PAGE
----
It is with great honour that I am finally able to release my first official CD “A Perfect Gradient Sky”. For me this has been a very long personal journey, and one which I know is only the beginning of in some ways. I’ve been recording, producing, composing, played multiple instruments and a long list of music related work for the better part of 20 years. So why has it taken me so long to finally release something? Good question. In short, I can be a socially awkward person with a lot of unpopular ideas about the state of the world and where we are headed. Also because certain types of music are so deeply personal to me, that releasing it to the public means other people are going to hear it. I realize in a world of “look at how awesome I am”, I have a tendency to be the inverse of that. Putting my innermost self out on the table presents challenges.
But at some point, you have to do what your meant to do in this world and stop running from it. So I guess there’s no time like the present.
A Perfect Gradient Sky
A number of years ago I moved to one of the remaining natural areas of the Greater Toronto Area. It’s full of real wildlife, wonderful hidden places, and lots of green. In truth I’d rather live considerably more rural than this, but it’s just not an option right now. For such a large urban area, this is a rare gem. Developers are working hard to push their way in and take it over of course. (You can check out a project attempting to keep this area as wild as possible called The Wild Bluffs should you be interested.) Much of this album was based on my experiences living here, encounters with wildlife, and a return to what I consider to be a much more humane way of life as well as a return to my own roots. The back trails, the harsh winters covered in ice, the majestic steep cliffs and stunning skies and sunsets are all regular scenes I never grow tired of. I want people to have a genuine respect for the natural world and the countless species we share the planet with. It saddens me deeply that people are so full of fear and greed that they constantly feel the need to stomp over everything that is beautiful and meaningful. Especially if there is a dollar involved. I wonder how this will be explained to the children 2 to 3 generations from now? But I digress. I’ve spent a lot of years trying to explain the necessities of ecosystems & how they operate, natural habitats and preserving migration routes. You can use actual science to argue it, but it seems to be increasingly unpopular to be intelligent, respectful or to consider the future. Money is the most widely worshiped deity now.
Since nobody can force anyone to see this as important, I can at very least create music that is based on respecting the natural world that has elements of harmony and beauty embedded in it.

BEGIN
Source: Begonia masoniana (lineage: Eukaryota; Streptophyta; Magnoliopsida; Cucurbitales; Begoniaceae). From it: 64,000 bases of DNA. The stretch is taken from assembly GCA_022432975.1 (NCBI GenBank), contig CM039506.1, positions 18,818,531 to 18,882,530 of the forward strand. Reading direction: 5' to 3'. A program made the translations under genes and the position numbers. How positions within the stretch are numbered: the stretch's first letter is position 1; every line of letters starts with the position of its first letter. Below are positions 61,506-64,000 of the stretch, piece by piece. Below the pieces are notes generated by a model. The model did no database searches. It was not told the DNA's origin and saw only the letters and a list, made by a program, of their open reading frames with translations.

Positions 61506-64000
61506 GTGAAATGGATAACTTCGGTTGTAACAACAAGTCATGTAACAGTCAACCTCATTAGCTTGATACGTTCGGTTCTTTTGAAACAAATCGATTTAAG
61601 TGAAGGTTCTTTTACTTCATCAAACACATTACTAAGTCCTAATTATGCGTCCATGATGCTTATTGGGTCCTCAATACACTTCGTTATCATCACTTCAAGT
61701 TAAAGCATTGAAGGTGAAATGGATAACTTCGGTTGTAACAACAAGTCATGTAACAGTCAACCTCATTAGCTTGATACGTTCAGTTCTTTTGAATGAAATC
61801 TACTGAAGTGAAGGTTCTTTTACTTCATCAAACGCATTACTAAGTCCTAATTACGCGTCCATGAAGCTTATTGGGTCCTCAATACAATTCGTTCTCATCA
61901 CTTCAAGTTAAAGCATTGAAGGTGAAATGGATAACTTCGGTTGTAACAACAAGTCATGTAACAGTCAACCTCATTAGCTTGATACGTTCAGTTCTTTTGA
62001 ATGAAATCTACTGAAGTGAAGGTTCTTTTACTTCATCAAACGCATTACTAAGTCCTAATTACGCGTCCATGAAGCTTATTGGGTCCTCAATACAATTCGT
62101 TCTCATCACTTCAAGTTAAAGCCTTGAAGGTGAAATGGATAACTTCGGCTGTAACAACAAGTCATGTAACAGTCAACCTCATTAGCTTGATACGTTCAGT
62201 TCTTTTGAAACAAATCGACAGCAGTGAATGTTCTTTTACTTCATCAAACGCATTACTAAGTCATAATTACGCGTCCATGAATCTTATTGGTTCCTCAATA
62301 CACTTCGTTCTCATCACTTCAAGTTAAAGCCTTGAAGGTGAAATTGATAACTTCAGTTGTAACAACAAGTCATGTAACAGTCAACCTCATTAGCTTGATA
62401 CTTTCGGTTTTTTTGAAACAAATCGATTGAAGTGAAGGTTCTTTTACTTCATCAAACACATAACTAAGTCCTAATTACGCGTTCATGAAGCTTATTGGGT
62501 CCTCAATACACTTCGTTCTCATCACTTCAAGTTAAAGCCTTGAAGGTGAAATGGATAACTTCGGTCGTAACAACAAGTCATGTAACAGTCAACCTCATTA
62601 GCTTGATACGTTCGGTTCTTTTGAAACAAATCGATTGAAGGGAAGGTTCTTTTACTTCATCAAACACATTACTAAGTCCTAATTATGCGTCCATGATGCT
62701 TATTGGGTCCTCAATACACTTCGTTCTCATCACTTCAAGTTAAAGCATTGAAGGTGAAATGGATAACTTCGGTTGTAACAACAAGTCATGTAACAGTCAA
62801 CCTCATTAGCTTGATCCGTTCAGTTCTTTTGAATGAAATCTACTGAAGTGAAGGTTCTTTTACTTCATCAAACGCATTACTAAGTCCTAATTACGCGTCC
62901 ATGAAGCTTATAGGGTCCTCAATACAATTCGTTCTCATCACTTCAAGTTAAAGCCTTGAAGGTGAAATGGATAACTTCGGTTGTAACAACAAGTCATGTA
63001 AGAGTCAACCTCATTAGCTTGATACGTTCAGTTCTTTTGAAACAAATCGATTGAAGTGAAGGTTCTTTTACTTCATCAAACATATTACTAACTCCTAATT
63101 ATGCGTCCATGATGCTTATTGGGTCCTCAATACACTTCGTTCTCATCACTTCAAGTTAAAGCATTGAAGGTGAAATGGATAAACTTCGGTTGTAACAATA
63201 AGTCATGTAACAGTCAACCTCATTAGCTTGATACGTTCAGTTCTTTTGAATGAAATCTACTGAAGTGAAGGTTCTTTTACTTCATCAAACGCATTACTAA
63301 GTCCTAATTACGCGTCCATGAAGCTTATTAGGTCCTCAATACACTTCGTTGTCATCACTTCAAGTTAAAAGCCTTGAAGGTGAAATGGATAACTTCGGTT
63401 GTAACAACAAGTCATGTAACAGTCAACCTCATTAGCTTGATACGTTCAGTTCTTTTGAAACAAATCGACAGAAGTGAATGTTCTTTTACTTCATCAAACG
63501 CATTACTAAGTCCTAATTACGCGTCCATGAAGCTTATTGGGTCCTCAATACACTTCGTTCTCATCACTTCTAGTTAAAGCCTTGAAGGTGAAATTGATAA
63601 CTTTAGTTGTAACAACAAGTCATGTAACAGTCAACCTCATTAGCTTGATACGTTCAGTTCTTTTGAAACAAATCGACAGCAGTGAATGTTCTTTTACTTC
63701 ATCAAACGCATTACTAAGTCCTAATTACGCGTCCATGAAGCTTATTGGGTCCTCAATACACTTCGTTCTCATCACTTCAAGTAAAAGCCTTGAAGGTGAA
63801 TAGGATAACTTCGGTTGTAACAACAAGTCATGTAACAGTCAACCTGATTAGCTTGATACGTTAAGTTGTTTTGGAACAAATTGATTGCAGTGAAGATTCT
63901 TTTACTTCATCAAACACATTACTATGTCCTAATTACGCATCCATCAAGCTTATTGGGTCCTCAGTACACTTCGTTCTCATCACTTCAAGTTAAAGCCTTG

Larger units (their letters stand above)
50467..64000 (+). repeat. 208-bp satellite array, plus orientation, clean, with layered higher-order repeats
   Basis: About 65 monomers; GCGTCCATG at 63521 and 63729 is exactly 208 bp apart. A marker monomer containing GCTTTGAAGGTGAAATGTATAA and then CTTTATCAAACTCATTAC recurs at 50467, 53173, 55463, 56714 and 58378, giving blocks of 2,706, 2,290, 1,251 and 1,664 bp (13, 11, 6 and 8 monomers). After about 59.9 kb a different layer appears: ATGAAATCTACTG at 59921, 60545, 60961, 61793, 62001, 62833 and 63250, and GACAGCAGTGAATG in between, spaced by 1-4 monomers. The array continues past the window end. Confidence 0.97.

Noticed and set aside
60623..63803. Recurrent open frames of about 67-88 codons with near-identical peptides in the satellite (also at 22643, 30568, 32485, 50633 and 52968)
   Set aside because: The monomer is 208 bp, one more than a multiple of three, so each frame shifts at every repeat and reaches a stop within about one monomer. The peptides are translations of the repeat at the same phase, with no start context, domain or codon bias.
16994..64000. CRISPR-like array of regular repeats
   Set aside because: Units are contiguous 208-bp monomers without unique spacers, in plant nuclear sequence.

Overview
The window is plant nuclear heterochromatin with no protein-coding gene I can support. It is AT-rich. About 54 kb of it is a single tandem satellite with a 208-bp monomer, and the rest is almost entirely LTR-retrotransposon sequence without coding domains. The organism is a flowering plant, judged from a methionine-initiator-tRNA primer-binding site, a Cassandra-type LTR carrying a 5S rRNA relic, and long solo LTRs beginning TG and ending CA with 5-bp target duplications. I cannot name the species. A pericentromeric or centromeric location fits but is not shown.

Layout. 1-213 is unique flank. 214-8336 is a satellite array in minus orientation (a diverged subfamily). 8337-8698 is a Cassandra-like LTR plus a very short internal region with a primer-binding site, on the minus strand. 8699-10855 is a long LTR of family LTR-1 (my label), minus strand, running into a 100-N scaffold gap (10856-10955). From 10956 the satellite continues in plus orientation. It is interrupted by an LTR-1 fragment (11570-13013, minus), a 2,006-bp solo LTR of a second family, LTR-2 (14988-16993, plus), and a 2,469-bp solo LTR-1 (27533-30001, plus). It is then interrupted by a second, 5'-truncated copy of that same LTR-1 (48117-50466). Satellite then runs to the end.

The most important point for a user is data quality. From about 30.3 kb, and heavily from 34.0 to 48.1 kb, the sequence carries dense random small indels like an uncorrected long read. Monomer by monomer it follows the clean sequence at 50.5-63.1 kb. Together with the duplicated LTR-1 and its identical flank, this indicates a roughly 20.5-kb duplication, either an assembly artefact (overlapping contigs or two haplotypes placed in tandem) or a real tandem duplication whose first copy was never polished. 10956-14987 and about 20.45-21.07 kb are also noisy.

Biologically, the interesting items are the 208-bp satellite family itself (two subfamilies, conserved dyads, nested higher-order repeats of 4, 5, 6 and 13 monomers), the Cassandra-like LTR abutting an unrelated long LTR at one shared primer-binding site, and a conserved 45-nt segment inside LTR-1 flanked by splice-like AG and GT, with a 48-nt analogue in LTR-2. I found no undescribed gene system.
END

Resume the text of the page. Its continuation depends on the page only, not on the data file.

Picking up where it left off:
All of the nature samples on the album were recorded in the Bluffs area on a 24 bit professional Sony field recorder. The compositions were most always based on direct experiences I had while hiking at all times of year, and would come back to quickly fire up the studio to try and translate what happened. Then I’d often spend the next couple month’s tightening up the composition and technical side of things. After all the music was in order, I’d seek out people to do the finishing touches. This is where the “Featured” and “Guest” artists come in. Some of these people were long time friends I’ve known for years. Others were people I met that responded to posts looking for specific recordings. Many of those people have become friends now also. As I mentioned above; this music is deeply personal to me. So anyone I work with on these projects must be a person that shares the same ideals & concerns about the environment and where our species is headed.
The name of the album came while hiking down a big hill to the park one very cold Winter day. The sky was a perfect gradient set of colours as the sun was setting and was particularly quiet and serene that evening. The words that came to mind were “A Perfect Gradient Sky”. And that stuck. Next I needed to find a picture for the album cover that would represent that. The Wild Bluffs project mentioned above has a number of really amazing pro and semi pro nature photographers that come to this area just to take photos for their collection. So I asked some of these folks if they were interested in donating some local images for my cover art. Larry Herscovitch; an incredible photographer – set me up with the 2 images used in the packaging. Thanks so much Larry!
And with that, I hope you enjoy the recordings.
I say that especially because I do this as a sense of duty. It’s for you more than me. The chances of me even breaking even for just the basic raw cost of putting this all together are slim at best. The painstaking years of becoming a recording professional that would create the road that eventually would lead to this. It certainly doesn’t benefit me financially in any way after all these years. But it’s a sense of duty that I have to create something of value that might contribute to making a difference. So here’s to hoping that it does!